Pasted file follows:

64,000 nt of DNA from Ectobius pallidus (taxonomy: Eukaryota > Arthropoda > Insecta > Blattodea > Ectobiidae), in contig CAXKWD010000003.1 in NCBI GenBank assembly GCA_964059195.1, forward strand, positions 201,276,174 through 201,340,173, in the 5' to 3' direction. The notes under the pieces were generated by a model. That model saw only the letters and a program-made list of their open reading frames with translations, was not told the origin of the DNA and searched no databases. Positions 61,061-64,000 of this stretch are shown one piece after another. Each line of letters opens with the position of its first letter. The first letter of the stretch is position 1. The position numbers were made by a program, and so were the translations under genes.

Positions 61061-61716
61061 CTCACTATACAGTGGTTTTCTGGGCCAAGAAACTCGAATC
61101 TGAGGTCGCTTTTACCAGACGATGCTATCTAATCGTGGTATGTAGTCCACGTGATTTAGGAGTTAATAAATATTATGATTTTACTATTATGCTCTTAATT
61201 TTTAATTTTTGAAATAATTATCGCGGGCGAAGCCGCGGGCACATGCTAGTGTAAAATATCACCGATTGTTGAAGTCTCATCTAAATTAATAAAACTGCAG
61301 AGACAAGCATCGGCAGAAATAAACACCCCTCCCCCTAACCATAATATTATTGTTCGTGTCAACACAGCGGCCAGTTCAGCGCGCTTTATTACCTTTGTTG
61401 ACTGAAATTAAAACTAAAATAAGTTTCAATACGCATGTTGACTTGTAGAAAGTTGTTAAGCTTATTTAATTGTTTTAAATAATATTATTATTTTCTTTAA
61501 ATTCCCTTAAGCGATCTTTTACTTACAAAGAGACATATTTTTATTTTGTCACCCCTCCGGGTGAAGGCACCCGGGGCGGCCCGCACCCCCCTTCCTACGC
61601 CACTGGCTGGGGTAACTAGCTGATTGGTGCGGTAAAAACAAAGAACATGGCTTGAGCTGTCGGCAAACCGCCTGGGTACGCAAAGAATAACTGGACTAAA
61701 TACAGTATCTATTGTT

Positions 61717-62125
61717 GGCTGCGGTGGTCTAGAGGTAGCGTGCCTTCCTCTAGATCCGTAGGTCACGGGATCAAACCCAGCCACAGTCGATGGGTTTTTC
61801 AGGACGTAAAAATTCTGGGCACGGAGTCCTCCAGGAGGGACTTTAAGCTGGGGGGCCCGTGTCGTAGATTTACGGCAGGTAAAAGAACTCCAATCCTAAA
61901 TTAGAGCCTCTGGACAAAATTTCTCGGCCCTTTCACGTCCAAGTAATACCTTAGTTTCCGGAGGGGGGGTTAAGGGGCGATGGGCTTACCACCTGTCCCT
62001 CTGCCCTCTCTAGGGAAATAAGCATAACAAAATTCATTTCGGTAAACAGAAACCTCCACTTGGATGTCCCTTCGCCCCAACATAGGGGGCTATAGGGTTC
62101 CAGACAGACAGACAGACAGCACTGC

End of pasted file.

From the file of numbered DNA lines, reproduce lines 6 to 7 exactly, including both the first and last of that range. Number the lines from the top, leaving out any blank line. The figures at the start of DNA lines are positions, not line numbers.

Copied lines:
61301 AGACAAGCATCGGCAGAAATAAACACCCCTCCCCCTAACCATAATATTATTGTTCGTGTCAACACAGCGGCCAGTTCAGCGCGCTTTATTACCTTTGTTG
61401 ACTGAAATTAAAACTAAAATAAGTTTCAATACGCATGTTGACTTGTAGAAAGTTGTTAAGCTTATTTAATTGTTTTAAATAATATTATTATTTTCTTTAA